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Wednesday, 15 June 2016

David Rose born 15 June 1910


David Rose (June 15, 1910 – August 23, 1990) was a British-born American songwriter, composer, arranger, and orchestra leader and was one of the most popular and distinctive mainstream instrumental pop composers of the '40s,'50s and '60s, He was responsible for two numbers that embody the two moral poles of exotica: "Holiday for Strings" and "The Stripper." 
Recipient of four Emmy awards, David Rose was born in London to Jewish parents and raised in Chicago and he studied at the Chicago College of Music. After starting as an arranger for NBC Radio in Chicago, he moved to Hollywood in 1928 and led the orchestra for the Mutual Broadcasting network. Mutual is supposed to have forced Rose to cut his orchestra back to just a string section to save costs, leading him to focus on writing for strings.  

He was married on October 8, 1938, to the actress Martha Raye. They were divorced on May 19, 1941. He was married for a second time, on July 28, 1941, to the actress and singer Judy Garland. They had no children, though Garland reportedly underwent at least one abortion during the marriage, at the insistence of her mother, her husband, and the studio that employed her, MGM. Garland and Rose divorced in 1944. He had two daughters with his third wife, Betty Bartholomew. His granddaughter is singer-songwriter Samantha James.   

The climax of this period was his 1944 hit, "Holiday for Strings," or as we all know and love it, "that shopping song." "Holiday for Strings" was also later used as the theme song for the Garry Moore and Red Skelton shows.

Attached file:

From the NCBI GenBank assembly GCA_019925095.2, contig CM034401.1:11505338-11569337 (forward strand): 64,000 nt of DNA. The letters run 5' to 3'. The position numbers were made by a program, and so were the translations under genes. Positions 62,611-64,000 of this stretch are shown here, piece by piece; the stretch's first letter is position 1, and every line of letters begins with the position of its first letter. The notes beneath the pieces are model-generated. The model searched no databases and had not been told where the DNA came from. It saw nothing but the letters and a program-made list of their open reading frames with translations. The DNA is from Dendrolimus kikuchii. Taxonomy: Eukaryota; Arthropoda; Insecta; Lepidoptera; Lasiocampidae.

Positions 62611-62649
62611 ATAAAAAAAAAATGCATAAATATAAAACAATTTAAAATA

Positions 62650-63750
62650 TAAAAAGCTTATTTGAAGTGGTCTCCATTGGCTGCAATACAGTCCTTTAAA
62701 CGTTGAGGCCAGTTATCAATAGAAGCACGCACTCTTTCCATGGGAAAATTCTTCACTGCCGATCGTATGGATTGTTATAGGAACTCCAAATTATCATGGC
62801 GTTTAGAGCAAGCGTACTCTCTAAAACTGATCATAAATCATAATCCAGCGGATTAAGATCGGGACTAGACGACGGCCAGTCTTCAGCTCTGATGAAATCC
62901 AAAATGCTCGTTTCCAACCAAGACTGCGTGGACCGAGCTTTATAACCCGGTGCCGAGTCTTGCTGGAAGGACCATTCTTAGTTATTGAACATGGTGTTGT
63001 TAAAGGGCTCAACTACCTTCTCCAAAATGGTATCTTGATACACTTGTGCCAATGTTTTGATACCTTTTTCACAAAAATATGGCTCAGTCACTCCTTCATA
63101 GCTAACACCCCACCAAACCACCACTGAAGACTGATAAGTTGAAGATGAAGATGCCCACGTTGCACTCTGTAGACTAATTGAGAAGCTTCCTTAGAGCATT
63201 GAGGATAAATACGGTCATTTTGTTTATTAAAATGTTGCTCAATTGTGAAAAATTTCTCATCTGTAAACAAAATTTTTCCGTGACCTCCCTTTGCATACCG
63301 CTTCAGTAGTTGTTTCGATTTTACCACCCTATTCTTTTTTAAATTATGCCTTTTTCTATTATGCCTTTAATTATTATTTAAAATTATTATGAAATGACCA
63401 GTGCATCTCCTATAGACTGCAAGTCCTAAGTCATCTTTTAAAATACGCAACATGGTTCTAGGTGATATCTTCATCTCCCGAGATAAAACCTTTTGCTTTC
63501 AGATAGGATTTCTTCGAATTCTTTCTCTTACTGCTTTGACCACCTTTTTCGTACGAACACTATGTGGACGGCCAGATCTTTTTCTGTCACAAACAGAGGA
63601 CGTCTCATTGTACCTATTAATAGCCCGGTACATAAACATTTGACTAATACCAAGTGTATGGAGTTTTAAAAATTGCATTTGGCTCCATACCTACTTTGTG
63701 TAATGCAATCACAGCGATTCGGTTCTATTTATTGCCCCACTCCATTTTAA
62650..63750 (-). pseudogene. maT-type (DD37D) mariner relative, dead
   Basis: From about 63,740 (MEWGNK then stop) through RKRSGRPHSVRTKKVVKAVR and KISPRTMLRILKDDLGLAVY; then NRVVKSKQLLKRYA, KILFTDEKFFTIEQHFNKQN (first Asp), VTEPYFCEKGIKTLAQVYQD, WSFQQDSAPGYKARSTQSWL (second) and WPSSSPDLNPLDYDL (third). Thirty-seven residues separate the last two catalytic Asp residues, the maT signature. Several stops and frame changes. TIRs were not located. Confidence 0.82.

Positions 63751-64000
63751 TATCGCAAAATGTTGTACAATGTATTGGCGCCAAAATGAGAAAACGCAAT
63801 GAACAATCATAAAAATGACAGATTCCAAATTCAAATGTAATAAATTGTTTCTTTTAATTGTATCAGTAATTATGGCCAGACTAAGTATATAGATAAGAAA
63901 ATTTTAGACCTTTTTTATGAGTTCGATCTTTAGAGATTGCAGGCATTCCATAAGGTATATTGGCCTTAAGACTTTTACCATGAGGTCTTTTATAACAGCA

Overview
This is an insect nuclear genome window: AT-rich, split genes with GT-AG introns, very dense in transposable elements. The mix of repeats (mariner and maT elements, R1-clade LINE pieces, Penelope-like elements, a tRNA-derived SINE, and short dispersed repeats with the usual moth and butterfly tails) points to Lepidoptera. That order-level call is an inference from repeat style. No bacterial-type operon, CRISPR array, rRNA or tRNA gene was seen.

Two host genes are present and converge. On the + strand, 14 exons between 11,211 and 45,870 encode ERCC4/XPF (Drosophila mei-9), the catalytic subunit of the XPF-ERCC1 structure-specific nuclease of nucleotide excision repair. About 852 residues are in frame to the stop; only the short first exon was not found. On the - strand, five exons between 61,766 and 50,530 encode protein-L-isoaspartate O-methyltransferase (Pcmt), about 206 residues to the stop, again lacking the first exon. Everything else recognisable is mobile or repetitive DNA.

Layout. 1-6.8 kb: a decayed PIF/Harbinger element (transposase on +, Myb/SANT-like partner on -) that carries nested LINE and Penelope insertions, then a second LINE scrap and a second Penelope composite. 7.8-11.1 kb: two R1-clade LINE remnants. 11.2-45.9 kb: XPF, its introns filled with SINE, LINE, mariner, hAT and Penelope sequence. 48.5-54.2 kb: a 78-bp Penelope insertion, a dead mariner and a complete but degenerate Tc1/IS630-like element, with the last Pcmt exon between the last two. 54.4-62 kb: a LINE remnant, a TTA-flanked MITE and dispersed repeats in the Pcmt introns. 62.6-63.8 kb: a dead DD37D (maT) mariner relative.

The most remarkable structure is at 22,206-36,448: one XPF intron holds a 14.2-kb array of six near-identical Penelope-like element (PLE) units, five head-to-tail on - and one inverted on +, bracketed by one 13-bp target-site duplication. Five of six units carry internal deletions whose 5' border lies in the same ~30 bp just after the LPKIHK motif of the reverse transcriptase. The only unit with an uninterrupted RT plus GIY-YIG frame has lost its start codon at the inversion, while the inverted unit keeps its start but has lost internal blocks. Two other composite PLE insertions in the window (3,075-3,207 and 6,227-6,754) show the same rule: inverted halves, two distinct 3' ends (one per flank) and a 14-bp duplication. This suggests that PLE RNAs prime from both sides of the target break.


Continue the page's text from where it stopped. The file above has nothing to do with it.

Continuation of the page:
Rose joined MGM after the war and worked for the studio in television, film, and recordings. He orchestrated much of the first few seasons of "Bonanza." He backed a number of MGM's vocalists, including Connie Francis on her hit, "My Happiness," and had several instrumental hits of his own. He cashed in on the calypso craze of 1956-57 with "Calypso Melody," a Top 40 hit. He also released an album of classical pieces done with upbeat rhythm sections, titled "Concert with a Beat."  Rose was a live steam hobbyist, with his own backyard railroad.   

"The Stripper" was composed by Rose and recorded in 1958. It was originally used as the B-side to his single, "Ebb Tide". The choice of the record's B-side was not by Rose, but by an MGM office boy. MGM indicated they wanted to put the record on the market quickly. A B-side was needed and with Rose away, the office boy went through some of Rose's tapes searching for one. "The Stripper" featured especially prominent trombone lines, giving the tune its lascivious signature, and evokes the feel of music used to accompany burlesque striptease artists. The piece features in the films Slap Shot, The Full Monty and Wallace & Gromit: The Curse of the Were-Rabbit as well as TV series Little Britain and Scrubs. It was also famously used in a parody by British comedy duo Morecambe and Wise, where they danced to the tune while making breakfast.

He continued to work in television, serving as musical director for the series "Little House on the Prairie" in the late 1970s and early 1980s. He died in Burbank, California of a heart attack at the age of 80 and was buried in Mount Sinai Memorial Park Cemetery in Hollywood Hills, California. (info edited from & Wikipedia)


boppinbob said...

For “David Rose – Holiday For Strings (1967)” go here:

1. Holiday For Strings (2:52)
2. The Stripper (1:46)
3. Waltz Of The Bubbles (2:11)
4. Four Twenty AM (2:53)
5. California Melodies (3:17)
6. Like Young (3:29)
7. Dance Of The Spanish Onion (3:02)
8. Taco Holiday (2:36)
9. The Tiny Ballerina (3:09)
10. Rose Of Bel-Air (2:47)
11. Gay Spirits (2:02)
12. Wig-Wam (2:46)

A big thank you to zokyat @ Instrumental Music Café blog for link,

Jay said...

I don't know where you read that The Stripper was used in Gypsy (1962) and then became a hit.

The music for this sequence in the movie was written by Jule Styne, and doesn't sound anything like Rose's composition.

boppinbob said...

Thanks for your comment Jay. You are correct and I have amended the wrong information. (Probably from Spaceagepop)
Regards, Bob